Buoyancy and movement




To swim, the nautilus draws water into and out of the living chamber with its hyponome
Hyponome
A siphon is an anatomical structure which is part of the body of aquatic molluscs in three classes: Gastropoda, Bivalvia and Cephalopoda. In other words, a siphon is found in some saltwater and freshwater snails, in some clams, and in octopus, squid and relatives.Siphons in molluscs are tube-like...

, which uses jet propulsion
Jet propulsion
Jet propulsion is motion produced by passing a jet of fluid in the opposite direction to the direction of motion. By conservation of momentum, the moving body is propelled in the opposite direction to the jet....

. While water is inside the chamber, the siphuncle
Siphuncle
The siphuncle is a strand of tissue passing longitudinally through the shell of a cephalopod mollusk. Only cephalopods with chambered shells have siphuncles, such as the extinct ammonites and belemnites, and the living nautiluses, cuttlefish, and Spirula...

 extracts salt
Salt
In chemistry, salts are ionic compounds that result from the neutralization reaction of an acid and a base. They are composed of cations and anions so that the product is electrically neutral...

 from it and diffuses it into the blood. The animal adjusts its buoyancy
Buoyancy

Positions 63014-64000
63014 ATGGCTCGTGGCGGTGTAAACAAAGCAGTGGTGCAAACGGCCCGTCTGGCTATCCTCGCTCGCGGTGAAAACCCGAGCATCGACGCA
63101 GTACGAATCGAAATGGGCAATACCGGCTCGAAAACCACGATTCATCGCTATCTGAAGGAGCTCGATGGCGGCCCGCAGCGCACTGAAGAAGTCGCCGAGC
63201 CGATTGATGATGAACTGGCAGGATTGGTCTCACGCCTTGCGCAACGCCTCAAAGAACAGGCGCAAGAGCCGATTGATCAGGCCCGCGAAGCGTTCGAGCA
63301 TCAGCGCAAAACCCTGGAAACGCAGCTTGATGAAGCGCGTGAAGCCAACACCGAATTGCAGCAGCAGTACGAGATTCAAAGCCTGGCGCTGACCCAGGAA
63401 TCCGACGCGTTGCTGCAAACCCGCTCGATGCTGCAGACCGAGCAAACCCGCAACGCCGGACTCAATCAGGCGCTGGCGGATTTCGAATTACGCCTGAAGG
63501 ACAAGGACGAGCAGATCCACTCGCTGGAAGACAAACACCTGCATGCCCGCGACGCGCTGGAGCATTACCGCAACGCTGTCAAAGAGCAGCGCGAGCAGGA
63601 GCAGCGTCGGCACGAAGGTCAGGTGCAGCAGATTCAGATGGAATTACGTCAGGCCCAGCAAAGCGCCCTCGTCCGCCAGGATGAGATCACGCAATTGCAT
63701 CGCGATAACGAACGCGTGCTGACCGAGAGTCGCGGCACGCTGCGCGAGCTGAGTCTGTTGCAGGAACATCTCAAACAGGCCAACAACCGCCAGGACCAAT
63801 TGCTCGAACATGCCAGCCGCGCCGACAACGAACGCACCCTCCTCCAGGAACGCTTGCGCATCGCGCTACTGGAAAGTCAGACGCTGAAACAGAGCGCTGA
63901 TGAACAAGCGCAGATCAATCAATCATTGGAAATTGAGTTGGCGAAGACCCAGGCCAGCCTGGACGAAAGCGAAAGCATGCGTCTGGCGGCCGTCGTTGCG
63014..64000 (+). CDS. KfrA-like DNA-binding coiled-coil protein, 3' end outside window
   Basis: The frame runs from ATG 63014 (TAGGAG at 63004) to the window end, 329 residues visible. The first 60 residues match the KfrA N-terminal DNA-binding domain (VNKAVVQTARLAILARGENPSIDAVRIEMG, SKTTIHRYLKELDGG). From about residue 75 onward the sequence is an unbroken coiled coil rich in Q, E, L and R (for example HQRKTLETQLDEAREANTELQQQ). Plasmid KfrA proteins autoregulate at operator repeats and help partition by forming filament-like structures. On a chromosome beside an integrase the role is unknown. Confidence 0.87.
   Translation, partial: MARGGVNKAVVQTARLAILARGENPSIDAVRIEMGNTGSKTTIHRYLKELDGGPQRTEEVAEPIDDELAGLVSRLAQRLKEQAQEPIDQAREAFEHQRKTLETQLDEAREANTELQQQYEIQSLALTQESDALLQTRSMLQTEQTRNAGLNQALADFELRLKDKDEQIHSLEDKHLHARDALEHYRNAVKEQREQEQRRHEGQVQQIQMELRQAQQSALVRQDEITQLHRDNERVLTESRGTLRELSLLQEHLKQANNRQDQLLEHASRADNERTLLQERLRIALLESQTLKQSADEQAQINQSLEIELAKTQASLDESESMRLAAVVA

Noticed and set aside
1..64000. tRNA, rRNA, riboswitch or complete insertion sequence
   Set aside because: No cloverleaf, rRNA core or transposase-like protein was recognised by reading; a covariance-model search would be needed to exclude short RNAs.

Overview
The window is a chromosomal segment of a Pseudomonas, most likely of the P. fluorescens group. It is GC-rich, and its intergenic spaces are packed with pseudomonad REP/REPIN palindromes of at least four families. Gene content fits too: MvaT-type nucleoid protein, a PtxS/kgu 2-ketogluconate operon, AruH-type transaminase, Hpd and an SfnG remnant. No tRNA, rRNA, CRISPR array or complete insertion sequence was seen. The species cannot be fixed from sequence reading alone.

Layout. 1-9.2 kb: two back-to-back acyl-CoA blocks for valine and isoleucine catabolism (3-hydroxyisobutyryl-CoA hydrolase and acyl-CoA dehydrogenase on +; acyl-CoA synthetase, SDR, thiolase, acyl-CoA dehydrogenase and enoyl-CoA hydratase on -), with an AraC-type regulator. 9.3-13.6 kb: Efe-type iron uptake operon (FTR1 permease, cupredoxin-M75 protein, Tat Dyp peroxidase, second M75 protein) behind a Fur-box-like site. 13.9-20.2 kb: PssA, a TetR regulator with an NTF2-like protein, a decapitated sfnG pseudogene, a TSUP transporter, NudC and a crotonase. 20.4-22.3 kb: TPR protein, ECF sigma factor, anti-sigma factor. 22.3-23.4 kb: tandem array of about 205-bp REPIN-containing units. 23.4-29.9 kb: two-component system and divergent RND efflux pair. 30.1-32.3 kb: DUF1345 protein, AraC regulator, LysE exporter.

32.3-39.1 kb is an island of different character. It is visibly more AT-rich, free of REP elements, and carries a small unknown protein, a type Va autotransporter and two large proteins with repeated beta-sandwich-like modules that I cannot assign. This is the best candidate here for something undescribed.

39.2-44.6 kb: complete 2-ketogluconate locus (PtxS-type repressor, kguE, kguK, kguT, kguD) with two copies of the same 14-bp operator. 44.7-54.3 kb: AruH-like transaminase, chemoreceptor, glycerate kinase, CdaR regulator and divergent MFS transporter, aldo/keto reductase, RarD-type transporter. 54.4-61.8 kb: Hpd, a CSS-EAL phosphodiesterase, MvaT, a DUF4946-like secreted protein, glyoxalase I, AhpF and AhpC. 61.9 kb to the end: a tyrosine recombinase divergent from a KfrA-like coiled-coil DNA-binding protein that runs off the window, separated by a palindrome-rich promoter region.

In physics, buoyancy is a force exerted by a fluid that opposes an object's weight. In a column of fluid, pressure increases with depth as a result of the weight of the overlying fluid. Thus a column of fluid, or an object submerged in the fluid, experiences greater pressure at the bottom of the...

 by osmotically
Osmosis
Osmosis is the movement of solvent molecules through a selectively permeable membrane into a region of higher solute concentration, aiming to equalize the solute concentrations on the two sides...

 pumping gas and fluid into or out of the camerae along the siphuncles. This limits them; they cannot operate under the extreme hydrostatic pressures found at depths greater than approximately 800 metres (2,624.7 ft).

In the wild, nautiluses usually inhabit depths of about 300 metres (984.3 ft), rising to around 100 metres (328.1 ft) at night to feed, mate and to lay eggs
Egg (biology)
An egg is an organic vessel in which an embryo first begins to develop. In most birds, reptiles, insects, molluscs, fish, and monotremes, an egg is the zygote, resulting from fertilization of the ovum, which is expelled from the body and permitted to develop outside the body until the developing...

.

Senses


Unlike many other cephalopods, they do not have good vision; their eye structure is highly developed but lacks a solid lens
Lens (anatomy)
The crystalline lens is a transparent, biconvex structure in the eye that, along with the cornea, helps to refract light to be focused on the retina. The lens, by changing shape, functions to change the focal distance of the eye so that it can focus on objects at various distances, thus allowing a...

. They have a simple "pinhole
Pinhole camera
A pinhole camera is a simple camera without a lens and with a single small aperture – effectively a light-proof box with a small hole in one side. Light from a scene passes through this single point and projects an inverted image on the opposite side of the box...